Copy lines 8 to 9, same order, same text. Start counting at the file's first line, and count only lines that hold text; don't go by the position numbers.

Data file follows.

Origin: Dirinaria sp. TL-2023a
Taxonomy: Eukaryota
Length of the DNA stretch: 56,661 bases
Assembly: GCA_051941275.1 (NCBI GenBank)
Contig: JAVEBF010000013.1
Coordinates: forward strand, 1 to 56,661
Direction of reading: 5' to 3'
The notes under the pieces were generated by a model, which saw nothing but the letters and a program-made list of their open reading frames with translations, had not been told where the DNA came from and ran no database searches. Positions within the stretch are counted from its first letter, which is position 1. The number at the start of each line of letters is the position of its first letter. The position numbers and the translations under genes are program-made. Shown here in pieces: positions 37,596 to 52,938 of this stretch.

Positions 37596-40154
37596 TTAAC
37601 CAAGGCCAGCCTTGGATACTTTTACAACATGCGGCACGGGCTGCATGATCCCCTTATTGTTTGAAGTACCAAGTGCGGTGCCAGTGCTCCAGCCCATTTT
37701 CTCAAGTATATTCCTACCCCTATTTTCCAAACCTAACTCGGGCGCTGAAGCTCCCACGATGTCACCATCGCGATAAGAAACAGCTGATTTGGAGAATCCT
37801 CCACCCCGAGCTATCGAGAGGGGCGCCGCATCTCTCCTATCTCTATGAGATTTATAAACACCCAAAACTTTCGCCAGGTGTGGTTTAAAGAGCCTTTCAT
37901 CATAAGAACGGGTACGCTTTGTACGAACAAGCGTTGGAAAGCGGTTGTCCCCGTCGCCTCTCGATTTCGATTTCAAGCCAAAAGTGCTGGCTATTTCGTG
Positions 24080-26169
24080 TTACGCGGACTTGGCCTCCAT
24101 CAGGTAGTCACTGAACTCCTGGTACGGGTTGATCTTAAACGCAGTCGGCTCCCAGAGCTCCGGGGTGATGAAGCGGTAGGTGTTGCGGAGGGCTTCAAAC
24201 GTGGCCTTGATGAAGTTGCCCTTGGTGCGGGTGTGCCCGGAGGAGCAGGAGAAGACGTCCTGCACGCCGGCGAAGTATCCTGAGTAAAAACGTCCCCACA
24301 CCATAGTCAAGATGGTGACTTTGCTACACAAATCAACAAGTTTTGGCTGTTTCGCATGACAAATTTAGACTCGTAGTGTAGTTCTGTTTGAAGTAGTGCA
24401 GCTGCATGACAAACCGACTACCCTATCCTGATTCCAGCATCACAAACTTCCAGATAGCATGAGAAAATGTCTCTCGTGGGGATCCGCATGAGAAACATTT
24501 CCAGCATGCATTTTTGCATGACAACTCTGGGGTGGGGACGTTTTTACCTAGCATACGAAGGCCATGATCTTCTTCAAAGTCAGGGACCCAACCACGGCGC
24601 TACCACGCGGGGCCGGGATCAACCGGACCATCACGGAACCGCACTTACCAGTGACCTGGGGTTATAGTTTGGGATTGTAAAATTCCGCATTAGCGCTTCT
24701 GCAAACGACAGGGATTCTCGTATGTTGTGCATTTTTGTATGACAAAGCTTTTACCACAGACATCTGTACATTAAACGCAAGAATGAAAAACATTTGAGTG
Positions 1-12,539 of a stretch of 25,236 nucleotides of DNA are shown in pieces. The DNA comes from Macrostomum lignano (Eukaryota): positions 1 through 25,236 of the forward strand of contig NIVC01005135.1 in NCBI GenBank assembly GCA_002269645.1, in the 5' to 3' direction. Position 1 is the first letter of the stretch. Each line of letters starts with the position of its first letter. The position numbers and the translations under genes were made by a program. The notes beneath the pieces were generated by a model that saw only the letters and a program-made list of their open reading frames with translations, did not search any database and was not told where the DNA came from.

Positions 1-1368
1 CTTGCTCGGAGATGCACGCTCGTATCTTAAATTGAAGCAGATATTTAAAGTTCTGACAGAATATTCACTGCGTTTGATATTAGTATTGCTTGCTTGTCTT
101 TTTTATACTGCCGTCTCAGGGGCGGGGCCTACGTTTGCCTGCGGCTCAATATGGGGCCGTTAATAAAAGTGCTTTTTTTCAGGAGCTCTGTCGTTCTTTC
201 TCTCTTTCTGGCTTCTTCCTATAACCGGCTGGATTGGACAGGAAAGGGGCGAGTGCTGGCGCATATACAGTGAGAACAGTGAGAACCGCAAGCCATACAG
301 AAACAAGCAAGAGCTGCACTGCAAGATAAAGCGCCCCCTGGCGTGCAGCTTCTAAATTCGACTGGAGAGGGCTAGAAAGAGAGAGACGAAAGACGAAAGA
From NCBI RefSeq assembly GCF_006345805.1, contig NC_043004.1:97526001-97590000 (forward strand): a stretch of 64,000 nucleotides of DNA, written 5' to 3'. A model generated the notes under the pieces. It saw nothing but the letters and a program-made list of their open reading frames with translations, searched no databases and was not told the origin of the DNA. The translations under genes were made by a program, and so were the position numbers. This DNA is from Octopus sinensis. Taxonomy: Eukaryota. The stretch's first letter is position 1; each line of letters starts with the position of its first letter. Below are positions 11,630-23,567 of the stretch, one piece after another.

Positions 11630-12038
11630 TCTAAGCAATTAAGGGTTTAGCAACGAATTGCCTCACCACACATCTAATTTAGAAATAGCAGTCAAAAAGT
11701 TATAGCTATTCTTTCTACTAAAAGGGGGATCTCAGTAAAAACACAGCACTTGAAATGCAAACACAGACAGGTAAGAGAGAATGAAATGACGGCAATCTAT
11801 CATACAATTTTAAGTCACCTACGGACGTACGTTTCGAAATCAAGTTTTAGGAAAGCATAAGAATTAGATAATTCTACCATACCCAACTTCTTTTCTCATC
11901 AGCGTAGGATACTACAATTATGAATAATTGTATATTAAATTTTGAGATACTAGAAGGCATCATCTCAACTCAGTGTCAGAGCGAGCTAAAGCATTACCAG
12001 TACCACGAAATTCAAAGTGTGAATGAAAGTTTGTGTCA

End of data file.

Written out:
The notes under the pieces were generated by a model, which saw nothing but the letters and a program-made list of their open reading frames with translations, had not been told where the DNA came from and ran no database searches. Positions within the stretch are counted from its first letter, which is position 1. The number at the start of each line of letters is the position of its first letter. The position numbers and the translations under genes are program-made. Shown here in pieces: positions 37,596 to 52,938 of this stretch.

Positions 37596-40154